Putting Prevention into Practice
An Evidence-Based Approach
Screening for Breast Cancer
Am Fam Physician. 2016 Jul 15;94(2):143-144.
Related U.S. Preventive Services Task Force Recommendation Statement: Screening for Breast Cancer: Recommendation Statement.
Author disclosure: No relevant financial affiliations.
S.O. is a 47-year-old woman who presents to your office for a well-woman visit. She is healthy, takes no medications, and has no health concerns. She has never been diagnosed with breast cancer, nor have any of her first-degree relatives. Her digital mammography two years ago was negative, and she asks whether she should be screened again this year.
Case Study Questions
According to the U.S. Preventive Services Task Force (USPSTF), which one of the following approaches to screening is appropriate for this patient?
A. There is insufficient evidence to assess the balance of benefits and harms of screening mammography for this patient.
B. Do not screen for breast cancer, because she has no symptoms.
C. Do not screen for breast cancer, because she is not at increased risk of the disease.
D. If the patient places a higher value on the potential benefit than the potential harms, she may choose to undergo screening mammography again.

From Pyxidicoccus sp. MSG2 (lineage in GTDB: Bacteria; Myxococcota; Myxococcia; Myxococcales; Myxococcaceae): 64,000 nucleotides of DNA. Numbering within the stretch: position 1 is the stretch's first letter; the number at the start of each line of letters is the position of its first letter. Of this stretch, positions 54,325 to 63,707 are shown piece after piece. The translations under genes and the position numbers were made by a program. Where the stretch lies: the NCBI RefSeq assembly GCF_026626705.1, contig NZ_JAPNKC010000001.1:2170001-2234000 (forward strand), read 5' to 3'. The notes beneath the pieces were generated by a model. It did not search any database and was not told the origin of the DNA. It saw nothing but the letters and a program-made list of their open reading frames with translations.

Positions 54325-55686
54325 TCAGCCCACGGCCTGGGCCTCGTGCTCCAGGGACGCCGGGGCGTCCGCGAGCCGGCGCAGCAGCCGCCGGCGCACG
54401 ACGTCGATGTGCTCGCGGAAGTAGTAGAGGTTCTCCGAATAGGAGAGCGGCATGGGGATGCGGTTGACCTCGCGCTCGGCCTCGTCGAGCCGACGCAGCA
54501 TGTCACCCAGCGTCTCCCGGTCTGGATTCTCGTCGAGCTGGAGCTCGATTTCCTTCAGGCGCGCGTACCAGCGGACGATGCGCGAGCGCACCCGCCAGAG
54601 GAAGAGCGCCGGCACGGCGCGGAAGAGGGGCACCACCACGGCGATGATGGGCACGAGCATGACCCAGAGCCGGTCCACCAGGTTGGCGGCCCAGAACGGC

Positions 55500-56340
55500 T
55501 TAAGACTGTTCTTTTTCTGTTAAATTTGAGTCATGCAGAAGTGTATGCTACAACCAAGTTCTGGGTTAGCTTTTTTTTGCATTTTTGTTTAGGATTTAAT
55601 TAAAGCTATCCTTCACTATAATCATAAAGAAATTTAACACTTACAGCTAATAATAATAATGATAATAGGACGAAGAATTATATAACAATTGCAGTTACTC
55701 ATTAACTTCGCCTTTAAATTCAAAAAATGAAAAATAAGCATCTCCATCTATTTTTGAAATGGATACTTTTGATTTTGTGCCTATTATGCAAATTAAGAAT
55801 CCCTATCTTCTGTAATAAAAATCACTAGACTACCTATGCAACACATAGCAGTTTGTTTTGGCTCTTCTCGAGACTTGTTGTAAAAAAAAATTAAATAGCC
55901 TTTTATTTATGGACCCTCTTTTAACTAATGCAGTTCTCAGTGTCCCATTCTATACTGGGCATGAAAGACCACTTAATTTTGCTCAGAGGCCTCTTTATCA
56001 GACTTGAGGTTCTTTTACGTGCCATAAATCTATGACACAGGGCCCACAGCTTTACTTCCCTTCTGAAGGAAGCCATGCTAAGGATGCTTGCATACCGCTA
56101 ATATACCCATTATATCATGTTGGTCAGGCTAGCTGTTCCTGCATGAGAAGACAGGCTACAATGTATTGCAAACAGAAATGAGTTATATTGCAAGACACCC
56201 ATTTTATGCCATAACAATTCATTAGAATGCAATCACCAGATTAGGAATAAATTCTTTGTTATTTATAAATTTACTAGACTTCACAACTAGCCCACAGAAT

E. Do not screen for breast cancer until she is 50 years of age, because at her current age, the harms outweigh the benefits.
The patient decides to undergo screening mammography again, and her breast density is categorized as heterogeneously dense. (The mammography result is otherwise negative.) According to the USPSTF, which one of the following responses is appropriate for this patient?
A. Inform the patient that this is an incidental finding and has no bearing on her screening results.
B. Recommend adjunctive (i.e., follow-up) breast ultrasonography this year.
C. Recommend digital breast tomosynthesis (DBT) for future screening.
D. Recommend adjunctive breast magnetic resonance imaging this year.
E. Inform the patient that the evidence is unclear regarding her best screening strategy.
Which of the following statements best reflect the epidemiology of
U.S. Preventive Services Task Force. Screening for breast cancer: U.S. Preventive Services Task Force recommendation statement. Ann Intern Med. 2016;164(4):279–296.
Nelson HD, Fu R, Cantor A, Pappas M, Daeges M, Humphrey L. Effectiveness of breast cancer screening: systematic review and meta-analysis to update the 2009 U.S. Preventive Services Task Force recommendation. Ann Intern Med. 2016;164(4):244–255.
This PPIP quiz is based on the recommendations of the USPSTF. More information is available in the USPSTF Recommendation Statement and the supporting documents on the USPSTF website ( http://www.uspreventiveservicestaskforce.org). The practice recommendations in this activity are available at http://www.uspreventiveservicestaskforce.org/Page/Document/UpdateSummaryFinal/breast-cancer-screening1.
This series is coordinated by Sumi Sexton, MD, Associate Deputy Editor.
A collection of Putting Prevention into Practice published in AFP is available at http://www.aafp.org/afp/ppip.
Copyright © 2016 by the American Academy of Family Physicians.
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